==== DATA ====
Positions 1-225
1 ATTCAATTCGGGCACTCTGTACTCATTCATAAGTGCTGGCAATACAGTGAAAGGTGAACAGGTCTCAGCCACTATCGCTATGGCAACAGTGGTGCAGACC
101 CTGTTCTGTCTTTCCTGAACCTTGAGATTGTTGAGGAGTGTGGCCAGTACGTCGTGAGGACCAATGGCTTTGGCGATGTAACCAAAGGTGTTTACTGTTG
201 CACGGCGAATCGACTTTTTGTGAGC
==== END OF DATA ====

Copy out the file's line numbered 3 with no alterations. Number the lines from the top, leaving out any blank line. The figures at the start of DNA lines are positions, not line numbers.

101 CTGTTCTGTCTTTCCTGAACCTTGAGATTGTTGAGGAGTGTGGCCAGTACGTCGTGAGGACCAATGGCTTTGGCGATGTAACCAAAGGTGTTTACTGTTG